Wednesday was the big day. Alex and I started our morning by ordering breakfast to our room before getting ready together for the day. Our awesome photographers, The Curries, joined us in the morning and for two awkward introverts we were both very surprised how comfortable we were to have them in the room with us. I love looking back on these photos of us getting ready together, it was so nice for it to feel just like any other morning and for Alex to do up my dress and calm me down when I was convinced that my hair was frizzy. We had a tiny freak out in the morning as rain was due, but we were oh so lucky as the skies cleared up during our ceremony and it ended up being a bright and beautiful morning.
Once we were ready we left our hotel and walked to the Palais-Royal, which is where we were having our ceremony and where our family and celebrant were waiting for us. On route, people kept stopping us to say congratulations and happy wedding day which kept making us smile and laugh, and I was fast reminded how much I hate wearing heels and I crossed my fingers I would make it through the day without crying in pain or falling over. The Palais-Royal was the perfect spot for our ceremony, our families were waiting for us beneath some rows of trees and even though it's a pretty popular spot in the city it still felt secluded and quiet which was nice.
Our ceremony was probably my favourite part of the day. Because we were already legally married and had exchanged the traditional vows at the town hall it felt like the pressure was off - we just had to stand up there and exchange vows that we had written ourselves and I will honestly never ever forget that moment. I thought I would find it awkward pouring my heart out in front of our family and the celebrant, but in that moment you just forget that everyone else is there and you tell your favourite human in the world how much you love them and hear them tell you the same back. I went first and I very almost burst into tears but I just about made it through.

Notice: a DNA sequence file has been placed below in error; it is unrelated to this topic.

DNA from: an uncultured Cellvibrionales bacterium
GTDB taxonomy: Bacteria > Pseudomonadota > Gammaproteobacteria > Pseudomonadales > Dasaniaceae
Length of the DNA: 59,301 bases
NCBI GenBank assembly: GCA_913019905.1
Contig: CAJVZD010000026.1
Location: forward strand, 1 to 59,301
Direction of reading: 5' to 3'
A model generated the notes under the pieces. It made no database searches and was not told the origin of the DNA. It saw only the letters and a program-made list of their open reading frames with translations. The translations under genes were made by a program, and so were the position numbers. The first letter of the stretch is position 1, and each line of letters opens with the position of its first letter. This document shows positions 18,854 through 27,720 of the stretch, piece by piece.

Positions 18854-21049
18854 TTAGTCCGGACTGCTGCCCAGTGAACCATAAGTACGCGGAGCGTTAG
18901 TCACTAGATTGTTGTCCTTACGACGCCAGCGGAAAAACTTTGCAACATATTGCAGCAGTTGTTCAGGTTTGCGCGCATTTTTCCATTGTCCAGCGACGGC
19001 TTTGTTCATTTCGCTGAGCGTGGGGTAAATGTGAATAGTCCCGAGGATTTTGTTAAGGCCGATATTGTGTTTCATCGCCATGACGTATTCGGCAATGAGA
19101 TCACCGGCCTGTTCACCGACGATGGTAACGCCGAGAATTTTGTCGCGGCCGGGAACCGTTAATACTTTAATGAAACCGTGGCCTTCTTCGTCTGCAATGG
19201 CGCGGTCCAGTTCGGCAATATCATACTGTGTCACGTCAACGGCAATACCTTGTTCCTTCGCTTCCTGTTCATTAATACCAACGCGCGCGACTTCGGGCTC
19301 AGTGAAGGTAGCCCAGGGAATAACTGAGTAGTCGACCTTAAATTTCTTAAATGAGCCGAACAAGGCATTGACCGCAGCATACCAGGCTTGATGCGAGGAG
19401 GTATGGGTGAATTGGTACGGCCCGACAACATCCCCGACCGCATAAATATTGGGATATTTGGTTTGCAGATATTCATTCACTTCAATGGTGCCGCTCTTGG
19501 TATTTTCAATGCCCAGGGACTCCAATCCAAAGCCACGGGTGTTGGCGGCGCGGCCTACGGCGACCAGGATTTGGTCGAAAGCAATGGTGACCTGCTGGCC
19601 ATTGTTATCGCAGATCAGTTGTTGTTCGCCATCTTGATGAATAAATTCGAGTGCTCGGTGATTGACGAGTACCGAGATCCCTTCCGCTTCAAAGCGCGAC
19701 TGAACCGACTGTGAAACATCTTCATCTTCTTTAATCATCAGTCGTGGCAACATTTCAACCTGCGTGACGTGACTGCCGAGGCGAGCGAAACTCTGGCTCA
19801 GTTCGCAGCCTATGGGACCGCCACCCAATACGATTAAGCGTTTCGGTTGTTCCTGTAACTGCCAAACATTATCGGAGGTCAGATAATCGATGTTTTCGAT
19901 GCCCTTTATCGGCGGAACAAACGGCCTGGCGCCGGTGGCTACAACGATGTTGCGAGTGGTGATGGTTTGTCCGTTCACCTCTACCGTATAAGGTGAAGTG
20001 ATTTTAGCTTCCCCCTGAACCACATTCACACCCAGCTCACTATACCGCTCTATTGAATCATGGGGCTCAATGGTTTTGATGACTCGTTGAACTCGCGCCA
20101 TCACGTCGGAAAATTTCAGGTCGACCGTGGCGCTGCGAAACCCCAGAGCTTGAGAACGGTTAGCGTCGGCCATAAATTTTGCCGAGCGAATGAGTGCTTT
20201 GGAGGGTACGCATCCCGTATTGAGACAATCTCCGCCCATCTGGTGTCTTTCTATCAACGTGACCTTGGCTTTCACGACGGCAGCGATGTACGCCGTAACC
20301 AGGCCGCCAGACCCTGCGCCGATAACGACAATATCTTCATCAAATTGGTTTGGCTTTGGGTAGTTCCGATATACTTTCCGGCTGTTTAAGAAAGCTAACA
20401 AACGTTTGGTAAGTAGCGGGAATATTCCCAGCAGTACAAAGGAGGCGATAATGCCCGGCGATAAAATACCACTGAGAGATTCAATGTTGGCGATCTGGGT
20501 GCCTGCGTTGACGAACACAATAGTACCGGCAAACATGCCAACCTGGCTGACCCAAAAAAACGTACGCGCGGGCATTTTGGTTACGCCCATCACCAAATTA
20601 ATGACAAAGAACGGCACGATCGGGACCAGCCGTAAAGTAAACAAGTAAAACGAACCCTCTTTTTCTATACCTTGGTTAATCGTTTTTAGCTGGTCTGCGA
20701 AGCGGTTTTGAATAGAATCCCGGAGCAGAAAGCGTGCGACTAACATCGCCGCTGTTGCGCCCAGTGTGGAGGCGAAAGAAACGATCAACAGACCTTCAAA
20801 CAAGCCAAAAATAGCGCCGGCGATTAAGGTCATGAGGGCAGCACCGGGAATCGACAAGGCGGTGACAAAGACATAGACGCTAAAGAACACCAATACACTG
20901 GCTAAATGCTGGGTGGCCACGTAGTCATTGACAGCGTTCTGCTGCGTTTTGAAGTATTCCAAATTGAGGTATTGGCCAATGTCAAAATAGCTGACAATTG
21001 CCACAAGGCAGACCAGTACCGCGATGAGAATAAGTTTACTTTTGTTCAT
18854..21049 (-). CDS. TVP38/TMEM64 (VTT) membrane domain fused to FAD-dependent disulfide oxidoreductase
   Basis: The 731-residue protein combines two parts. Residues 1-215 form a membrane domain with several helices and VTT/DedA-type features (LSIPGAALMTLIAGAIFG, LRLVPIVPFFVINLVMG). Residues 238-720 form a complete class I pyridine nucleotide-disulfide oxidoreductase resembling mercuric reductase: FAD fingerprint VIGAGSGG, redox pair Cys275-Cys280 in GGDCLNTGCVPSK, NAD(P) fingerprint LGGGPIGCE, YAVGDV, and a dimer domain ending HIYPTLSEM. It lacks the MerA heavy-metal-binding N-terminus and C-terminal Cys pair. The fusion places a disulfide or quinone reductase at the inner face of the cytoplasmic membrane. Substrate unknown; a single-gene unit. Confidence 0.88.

I remember Alex telling me, in the early stages of wedding planning when I wondered if maybe I just wanted us to elope the two of us and he wanted our families there, that he was proud to be becoming my husband and he wanted them to hear his vows and I didn't truly understand what he meant until we were standing there and holding hands beneath those trees. If we were ever unfortunate enough to have a fire in our home, after saving our animals I think our vow books would be one of the first things I would try and save - if you're ever thinking about writing your own vows, I say go for it 100% as I'm so so glad that we did.
After the ceremony and lots of hugging and congratulations we all cheers'd and toasted to the moment before having our family photos taken - that shot of us all on the little podiums always makes me smile. Then our families threw confetti and I think I might have spent the rest of the day with Alex finding random pieces of it in my hair but it was so fun and we have the photo framed in our bedroom and it's one of my favourites. After that we said our goodbyes for the next hour while Alex and I went off with our photographers for some more photos before we all met up again soon for lunch.
We spent about an hour wandering through the city with our photographers and even though I was starting to feel a little tired and low on spoons (chronic illness doesn't go away just because it's your wedding day) I love looking back on these photos and they always make me want to book a flight back to Paris straight away. Afterwards Alex and I nipped back to our hotel so we could pick up the cards and favours that we had for everyone (and so I could change my shoes) before we went to meet up with everyone at Daroco for lunch - we picked this restaurant on a little bit of a whim when I stumbled across it on Instagram and saw how nice the interiors were. The food was delicious and the staff were awesome, so it definitely ended up being a good choice. Afterwards we were all in need of a little nap so we all retreated to our hotels (and barge) before meeting back up later in the evening at the Notre Dame and we had a sunset walk through the city all of us together and it really felt like the perfect way to end such a special day.